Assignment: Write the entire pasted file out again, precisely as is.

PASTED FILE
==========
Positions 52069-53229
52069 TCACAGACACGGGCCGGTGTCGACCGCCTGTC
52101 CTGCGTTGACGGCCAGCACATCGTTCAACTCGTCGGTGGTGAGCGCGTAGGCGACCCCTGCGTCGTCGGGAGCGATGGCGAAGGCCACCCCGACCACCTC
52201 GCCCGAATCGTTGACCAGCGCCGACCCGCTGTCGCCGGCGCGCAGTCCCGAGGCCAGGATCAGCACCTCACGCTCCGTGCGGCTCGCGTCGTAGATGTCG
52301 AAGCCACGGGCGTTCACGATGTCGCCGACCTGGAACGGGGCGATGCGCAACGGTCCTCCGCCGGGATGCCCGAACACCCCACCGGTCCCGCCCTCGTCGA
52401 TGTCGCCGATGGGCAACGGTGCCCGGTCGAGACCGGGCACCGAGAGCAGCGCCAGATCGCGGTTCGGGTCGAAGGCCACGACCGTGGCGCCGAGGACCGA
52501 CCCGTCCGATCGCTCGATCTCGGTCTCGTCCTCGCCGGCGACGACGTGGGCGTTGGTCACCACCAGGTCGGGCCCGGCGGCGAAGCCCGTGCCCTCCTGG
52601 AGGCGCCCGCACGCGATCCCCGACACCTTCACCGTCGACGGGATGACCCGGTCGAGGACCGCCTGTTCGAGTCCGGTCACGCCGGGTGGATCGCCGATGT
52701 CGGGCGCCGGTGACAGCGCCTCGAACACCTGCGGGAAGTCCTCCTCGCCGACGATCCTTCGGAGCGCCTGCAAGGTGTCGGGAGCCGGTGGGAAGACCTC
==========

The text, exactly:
Positions 52069-53229
52069 TCACAGACACGGGCCGGTGTCGACCGCCTGTC
52101 CTGCGTTGACGGCCAGCACATCGTTCAACTCGTCGGTGGTGAGCGCGTAGGCGACCCCTGCGTCGTCGGGAGCGATGGCGAAGGCCACCCCGACCACCTC
52201 GCCCGAATCGTTGACCAGCGCCGACCCGCTGTCGCCGGCGCGCAGTCCCGAGGCCAGGATCAGCACCTCACGCTCCGTGCGGCTCGCGTCGTAGATGTCG
52301 AAGCCACGGGCGTTCACGATGTCGCCGACCTGGAACGGGGCGATGCGCAACGGTCCTCCGCCGGGATGCCCGAACACCCCACCGGTCCCGCCCTCGTCGA
52401 TGTCGCCGATGGGCAACGGTGCCCGGTCGAGACCGGGCACCGAGAGCAGCGCCAGATCGCGGTTCGGGTCGAAGGCCACGACCGTGGCGCCGAGGACCGA
52501 CCCGTCCGATCGCTCGATCTCGGTCTCGTCCTCGCCGGCGACGACGTGGGCGTTGGTCACCACCAGGTCGGGCCCGGCGGCGAAGCCCGTGCCCTCCTGG
52601 AGGCGCCCGCACGCGATCCCCGACACCTTCACCGTCGACGGGATGACCCGGTCGAGGACCGCCTGTTCGAGTCCGGTCACGCCGGGTGGATCGCCGATGT
52701 CGGGCGCCGGTGACAGCGCCTCGAACACCTGCGGGAAGTCCTCCTCGCCGACGATCCTTCGGAGCGCCTGCAAGGTGTCGGGAGCCGGTGGGAAGACCTC